Republican Colorado Rep. Ken Buck and 24 other GOP lawmakers pressed President Donald Trump Wednesday to ban TikTok over concerns that the social media app’s suspected ties to the Chinese Communist Party (CCP) pose a threat to U.S. national security.
TikTok’s data collection practices present “a very real threat to U.S. national security,” Buck wrote in a letter obtained by the Daily Caller News Foundation. The letter was addressed to Trump and demands “strong action to stop the CCP’s sophisticated espionage campaign.”
Republican Reps. Matt Gaetz of Florida, Andy Biggs of Arizona, and Louie Gohmert of Texas signed the letter as well.
TikTok insists that it does not nor will it provide China with customers’s personal data.
“TikTok collects much less U.S. user information than many of the companies in our space and stores it in the U.S. and Singapore. We have not, and would not, give it to the Chinese government,” a company spokesperson told the DCNF.
The company’s assurances are not enough for Buck and his Republican colleagues.
“These popular apps’ data collection, coupled with China’s onerous cyber security laws requiring all companies operating in China, including TikTok’s parent company, ByteDance, to share data with the Chinese Communist Party present a threat to the United States,” they wrote.
“TikTok is nothing more than a Trojan Horse for the Chinese Communist Party,” Buck said in a statement to the DCNF, adding: “The national security threat posed by TikTok has never been greater.” (RELATED: TikTok Hires Former GOP And Democratic Congressional Staffers To Lobby On US Policy Ahead Of The Election)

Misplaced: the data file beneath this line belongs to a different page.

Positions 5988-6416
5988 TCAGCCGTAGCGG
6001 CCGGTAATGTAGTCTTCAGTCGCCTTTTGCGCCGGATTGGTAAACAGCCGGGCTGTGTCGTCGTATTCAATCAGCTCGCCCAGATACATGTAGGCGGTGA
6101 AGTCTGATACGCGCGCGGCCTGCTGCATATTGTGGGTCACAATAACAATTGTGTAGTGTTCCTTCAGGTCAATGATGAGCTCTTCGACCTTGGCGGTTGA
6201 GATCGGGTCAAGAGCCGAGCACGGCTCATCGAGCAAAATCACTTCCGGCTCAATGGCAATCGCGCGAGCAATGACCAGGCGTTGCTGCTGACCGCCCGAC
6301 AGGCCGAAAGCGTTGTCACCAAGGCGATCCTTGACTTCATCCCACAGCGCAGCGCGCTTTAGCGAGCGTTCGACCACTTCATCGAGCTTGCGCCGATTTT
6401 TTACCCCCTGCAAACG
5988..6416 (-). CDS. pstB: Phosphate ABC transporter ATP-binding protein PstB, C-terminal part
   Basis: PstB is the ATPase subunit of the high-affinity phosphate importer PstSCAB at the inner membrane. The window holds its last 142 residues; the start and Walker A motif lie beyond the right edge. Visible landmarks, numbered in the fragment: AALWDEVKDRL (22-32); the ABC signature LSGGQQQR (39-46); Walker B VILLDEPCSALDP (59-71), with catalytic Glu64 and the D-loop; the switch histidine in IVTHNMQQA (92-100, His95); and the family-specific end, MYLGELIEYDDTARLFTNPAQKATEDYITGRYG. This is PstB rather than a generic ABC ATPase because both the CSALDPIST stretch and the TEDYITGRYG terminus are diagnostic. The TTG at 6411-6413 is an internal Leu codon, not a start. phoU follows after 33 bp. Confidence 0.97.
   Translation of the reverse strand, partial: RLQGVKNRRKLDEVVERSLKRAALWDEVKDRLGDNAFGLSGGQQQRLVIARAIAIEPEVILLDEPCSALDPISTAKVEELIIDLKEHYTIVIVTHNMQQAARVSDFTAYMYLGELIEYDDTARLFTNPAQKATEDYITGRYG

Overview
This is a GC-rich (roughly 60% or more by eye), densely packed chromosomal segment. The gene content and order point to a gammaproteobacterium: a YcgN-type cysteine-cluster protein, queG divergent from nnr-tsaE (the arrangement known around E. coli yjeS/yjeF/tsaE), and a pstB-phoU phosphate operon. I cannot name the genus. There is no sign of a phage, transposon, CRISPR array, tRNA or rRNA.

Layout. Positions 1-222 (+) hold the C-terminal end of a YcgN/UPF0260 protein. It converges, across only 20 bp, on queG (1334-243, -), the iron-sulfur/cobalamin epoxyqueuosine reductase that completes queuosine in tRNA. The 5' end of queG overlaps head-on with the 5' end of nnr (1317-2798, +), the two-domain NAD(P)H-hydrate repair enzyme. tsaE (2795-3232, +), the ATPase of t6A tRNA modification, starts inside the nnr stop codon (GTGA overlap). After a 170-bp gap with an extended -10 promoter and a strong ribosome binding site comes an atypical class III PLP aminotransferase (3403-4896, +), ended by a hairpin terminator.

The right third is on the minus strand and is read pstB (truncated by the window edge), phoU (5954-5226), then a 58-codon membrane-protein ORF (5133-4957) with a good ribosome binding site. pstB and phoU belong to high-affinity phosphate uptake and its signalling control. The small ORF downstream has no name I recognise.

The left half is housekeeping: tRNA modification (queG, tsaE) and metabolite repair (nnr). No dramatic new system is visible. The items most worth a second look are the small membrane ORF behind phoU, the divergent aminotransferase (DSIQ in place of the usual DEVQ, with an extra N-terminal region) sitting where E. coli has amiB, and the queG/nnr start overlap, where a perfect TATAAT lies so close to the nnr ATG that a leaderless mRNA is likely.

Republican Missouri Sen. Josh Hawley and other lawmakers have also scrutinized ByteDance. Hawley warned in a March press statement that ByteDance “includes Chinese Communist Party members in leadership,” arguing at the time that, “TikTok has admitted that it has sent user data to China.”
Democratic Sen. Chuck Schumer of New York, for his part, asked the U.S. intelligence community to assess TikTok’s national security risks in October, saying that such apps could be used to spy on U.S. citizens or become targets of foreign influence campaigns.
TikTok promised to stop accessing users’ content on iOS devices in June, the Telegraph reported in June, after a new feature in iOS 14 indicated the company had not stopped collecting data despite pledging to end the practice in 2019.
Users noticed that TikTok had been scanning content on the clipboard while the app was in background mode, according to the Telegraph report.
Misty Hong, a college student from Palo Alto, California, alleged in a December lawsuit that TikTok and its Chinese parent company, ByteDance, is amassing enormous amounts of data on users without their consent and sending it to servers in China.
“At the same time that Defendants utilized the Musical.ly and TikTok apps to covertly tap into a massive array of private and personally-identifiable information, they went to great lengths to hide their tracks,” Hong alleged in her lawsuit.
Hong’s civil action lawsuit argues that ByteDance used Musical.ly, acquired in November 2017 for $800 million, to covertly gather users’ private messages, along with other highly granular personal information. The data was collected and then sent to Chinese servers, she argued in the lawsuit.
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